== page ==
The guides on this journey were three educational leaders who fully acknowledge the disruption happening in traditional academia. Nikos Mylonopoulos, associate professor of Digital Business at ALBA Graduate Business School at the American College of Greece, Eleni Lamprou, online faculty member at Laureate Online Education, and Marcin Wardaszko, director of the Center for Simulation Games and Gamification at Kozminski University in Poland, made convincing arguments for attendees to think forward and to disconnect, not just from the past, but from the present, as well.
“The illiterate of the 21st century will not be those who cannot read and write, but those who cannot learn, unlearn, and relearn.”
Alvin Toffler, author and futurist
The emergence of alternative education providers and platforms like edX, Coursera, Udacity, Future Learn, and others are expanding the concept of what education is and who can provide it. These low cost, scalable, open source platforms offer instant access to anyone with an internet connection.
As the academic director of EdTech seminar, Nikos Mylonopoulos stated, “Right now, we are educating future leaders, future CEOs. In 30 years time, the world will be unrecognizable. Are they ready, are we preparing them for that?«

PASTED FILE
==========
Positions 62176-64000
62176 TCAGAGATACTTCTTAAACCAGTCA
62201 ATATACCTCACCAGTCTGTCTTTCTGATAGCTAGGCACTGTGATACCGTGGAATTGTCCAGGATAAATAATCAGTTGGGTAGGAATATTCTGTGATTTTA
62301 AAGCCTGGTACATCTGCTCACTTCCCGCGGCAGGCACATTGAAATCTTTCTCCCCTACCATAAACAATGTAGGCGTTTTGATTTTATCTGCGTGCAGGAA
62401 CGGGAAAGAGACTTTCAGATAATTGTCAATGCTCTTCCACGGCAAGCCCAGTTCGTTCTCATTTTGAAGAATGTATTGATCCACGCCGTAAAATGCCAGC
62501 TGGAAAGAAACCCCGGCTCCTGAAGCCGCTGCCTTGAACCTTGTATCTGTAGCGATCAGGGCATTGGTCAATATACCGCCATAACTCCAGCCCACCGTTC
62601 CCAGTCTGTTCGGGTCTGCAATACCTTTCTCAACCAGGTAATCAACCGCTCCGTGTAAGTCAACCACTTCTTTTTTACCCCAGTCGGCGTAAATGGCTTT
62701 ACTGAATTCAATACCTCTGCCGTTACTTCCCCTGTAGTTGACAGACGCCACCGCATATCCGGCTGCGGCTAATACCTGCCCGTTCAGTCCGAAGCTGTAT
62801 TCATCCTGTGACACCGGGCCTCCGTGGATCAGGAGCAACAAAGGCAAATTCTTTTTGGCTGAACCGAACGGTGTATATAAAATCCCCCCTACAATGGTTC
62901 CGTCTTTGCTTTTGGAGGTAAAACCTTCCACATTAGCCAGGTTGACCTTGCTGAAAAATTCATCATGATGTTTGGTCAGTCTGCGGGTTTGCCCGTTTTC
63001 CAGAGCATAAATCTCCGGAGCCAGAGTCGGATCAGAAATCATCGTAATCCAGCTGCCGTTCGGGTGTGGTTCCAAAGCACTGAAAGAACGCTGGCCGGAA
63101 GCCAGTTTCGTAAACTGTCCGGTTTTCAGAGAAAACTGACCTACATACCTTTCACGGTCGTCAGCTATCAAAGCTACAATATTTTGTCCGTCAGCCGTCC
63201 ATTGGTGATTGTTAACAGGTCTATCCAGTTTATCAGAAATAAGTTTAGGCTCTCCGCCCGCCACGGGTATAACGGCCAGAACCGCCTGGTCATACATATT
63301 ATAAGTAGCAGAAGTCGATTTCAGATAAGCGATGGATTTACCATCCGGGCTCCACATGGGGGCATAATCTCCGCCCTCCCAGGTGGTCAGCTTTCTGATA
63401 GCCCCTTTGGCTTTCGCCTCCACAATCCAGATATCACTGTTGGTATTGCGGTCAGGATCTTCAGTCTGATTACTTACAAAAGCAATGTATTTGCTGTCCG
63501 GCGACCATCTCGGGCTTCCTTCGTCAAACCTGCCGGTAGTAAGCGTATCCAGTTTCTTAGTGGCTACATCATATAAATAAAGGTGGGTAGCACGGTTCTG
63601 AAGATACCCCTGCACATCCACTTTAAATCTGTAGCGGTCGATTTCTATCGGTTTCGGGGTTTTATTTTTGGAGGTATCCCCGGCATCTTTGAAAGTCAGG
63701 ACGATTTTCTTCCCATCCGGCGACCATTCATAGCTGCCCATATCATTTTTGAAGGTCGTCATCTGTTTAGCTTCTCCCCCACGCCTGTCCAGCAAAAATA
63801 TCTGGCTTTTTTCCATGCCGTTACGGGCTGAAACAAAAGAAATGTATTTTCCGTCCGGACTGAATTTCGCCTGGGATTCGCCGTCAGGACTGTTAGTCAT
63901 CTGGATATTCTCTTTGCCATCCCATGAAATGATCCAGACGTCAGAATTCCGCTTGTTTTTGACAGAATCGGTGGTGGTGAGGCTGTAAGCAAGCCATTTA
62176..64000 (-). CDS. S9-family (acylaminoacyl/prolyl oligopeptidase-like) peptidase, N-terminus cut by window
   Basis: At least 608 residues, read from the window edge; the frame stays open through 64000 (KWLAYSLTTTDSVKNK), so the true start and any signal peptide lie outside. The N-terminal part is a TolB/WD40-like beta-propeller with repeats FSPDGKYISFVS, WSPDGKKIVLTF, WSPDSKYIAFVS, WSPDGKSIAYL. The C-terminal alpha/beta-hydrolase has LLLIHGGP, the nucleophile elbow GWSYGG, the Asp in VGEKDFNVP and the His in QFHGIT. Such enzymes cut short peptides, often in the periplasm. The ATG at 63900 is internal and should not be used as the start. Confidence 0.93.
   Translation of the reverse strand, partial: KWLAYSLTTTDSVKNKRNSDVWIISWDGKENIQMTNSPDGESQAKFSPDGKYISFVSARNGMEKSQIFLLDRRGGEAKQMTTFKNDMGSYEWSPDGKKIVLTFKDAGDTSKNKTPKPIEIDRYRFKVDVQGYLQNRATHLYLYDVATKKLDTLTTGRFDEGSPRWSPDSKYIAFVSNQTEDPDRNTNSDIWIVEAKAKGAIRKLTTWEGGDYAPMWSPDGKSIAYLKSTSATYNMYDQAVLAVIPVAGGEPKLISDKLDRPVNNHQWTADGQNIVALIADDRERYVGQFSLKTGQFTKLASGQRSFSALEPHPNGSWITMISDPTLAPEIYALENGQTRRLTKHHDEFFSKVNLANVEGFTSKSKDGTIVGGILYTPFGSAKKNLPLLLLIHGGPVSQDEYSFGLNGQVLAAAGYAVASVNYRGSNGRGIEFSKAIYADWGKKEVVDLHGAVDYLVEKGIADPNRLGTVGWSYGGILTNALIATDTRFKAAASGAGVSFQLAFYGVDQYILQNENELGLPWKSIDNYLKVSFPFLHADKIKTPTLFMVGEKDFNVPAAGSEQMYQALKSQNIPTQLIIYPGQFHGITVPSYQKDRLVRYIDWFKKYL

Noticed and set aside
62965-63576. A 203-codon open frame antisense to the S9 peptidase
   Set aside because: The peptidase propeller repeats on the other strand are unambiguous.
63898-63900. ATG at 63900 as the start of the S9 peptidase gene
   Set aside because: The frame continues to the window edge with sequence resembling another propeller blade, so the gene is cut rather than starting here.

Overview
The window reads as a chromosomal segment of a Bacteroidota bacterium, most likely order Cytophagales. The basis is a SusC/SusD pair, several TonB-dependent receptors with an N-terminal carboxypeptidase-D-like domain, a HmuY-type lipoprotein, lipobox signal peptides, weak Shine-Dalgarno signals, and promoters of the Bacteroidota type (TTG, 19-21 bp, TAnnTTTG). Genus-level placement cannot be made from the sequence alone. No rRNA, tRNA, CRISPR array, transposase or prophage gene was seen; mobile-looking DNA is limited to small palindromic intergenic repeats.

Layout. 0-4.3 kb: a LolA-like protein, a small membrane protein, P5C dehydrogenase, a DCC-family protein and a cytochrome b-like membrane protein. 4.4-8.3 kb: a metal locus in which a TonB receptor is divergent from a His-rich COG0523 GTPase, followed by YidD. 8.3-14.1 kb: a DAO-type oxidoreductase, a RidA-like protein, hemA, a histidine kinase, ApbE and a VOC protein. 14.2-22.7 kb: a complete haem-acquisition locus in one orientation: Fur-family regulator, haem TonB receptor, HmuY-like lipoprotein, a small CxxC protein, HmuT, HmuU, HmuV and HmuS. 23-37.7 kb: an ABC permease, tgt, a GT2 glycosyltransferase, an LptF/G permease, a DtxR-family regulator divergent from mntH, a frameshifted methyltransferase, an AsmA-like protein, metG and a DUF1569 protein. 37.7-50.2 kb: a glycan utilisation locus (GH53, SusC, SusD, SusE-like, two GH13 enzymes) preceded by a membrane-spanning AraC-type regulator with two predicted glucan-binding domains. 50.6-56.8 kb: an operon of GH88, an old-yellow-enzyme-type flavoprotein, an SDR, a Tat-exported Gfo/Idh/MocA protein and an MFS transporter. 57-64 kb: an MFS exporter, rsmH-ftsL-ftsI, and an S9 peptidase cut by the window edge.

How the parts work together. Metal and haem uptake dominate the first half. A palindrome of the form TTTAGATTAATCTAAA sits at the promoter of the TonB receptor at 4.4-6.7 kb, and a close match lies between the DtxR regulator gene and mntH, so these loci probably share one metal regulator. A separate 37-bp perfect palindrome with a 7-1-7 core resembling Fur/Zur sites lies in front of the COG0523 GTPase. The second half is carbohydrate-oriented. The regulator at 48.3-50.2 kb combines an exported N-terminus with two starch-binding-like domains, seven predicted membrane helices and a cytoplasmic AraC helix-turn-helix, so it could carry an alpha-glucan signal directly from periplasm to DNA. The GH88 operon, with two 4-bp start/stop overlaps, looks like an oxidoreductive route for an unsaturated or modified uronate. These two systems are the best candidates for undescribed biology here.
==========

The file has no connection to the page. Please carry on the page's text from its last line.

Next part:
Over the fast-paced, three-day seminar, Mylonopoulos, Lamprou, and Wardaszko dubbed into topics such as Learning Models, Creating Online Learning Communities, Gamification and Digital Skills. They also shared examples of why gamification in business education is the wave of the future, and predicted what the elements of the digital era MBA will look like. The seminar wasn’t all heavy thinking and pondering as Wardaszko provided an opportunity for participants to don virtual reality gear and play in another dimension.
To move from theory to practice, participants were organized into diverse teams working on challenges in a peer consulting format. Building on strategies, learning models, gamification and developing online learning communities, groups had to present the specific issues they were working on and the solutions they have developed.
Overall, the three-day seminar was an eye-opening exploration of technology-based delivery of education, game learning, and VR technologies. There was a lot to digest for the participants, and everyone walked away knowing that if we, as educators, expect to be relevant in the next ten years, we must be willing to embrace new technologies and provide excellence and relevance in our teaching and research. Ready or not, the future of graduate management education is here, and it does not look anything like the past or the present.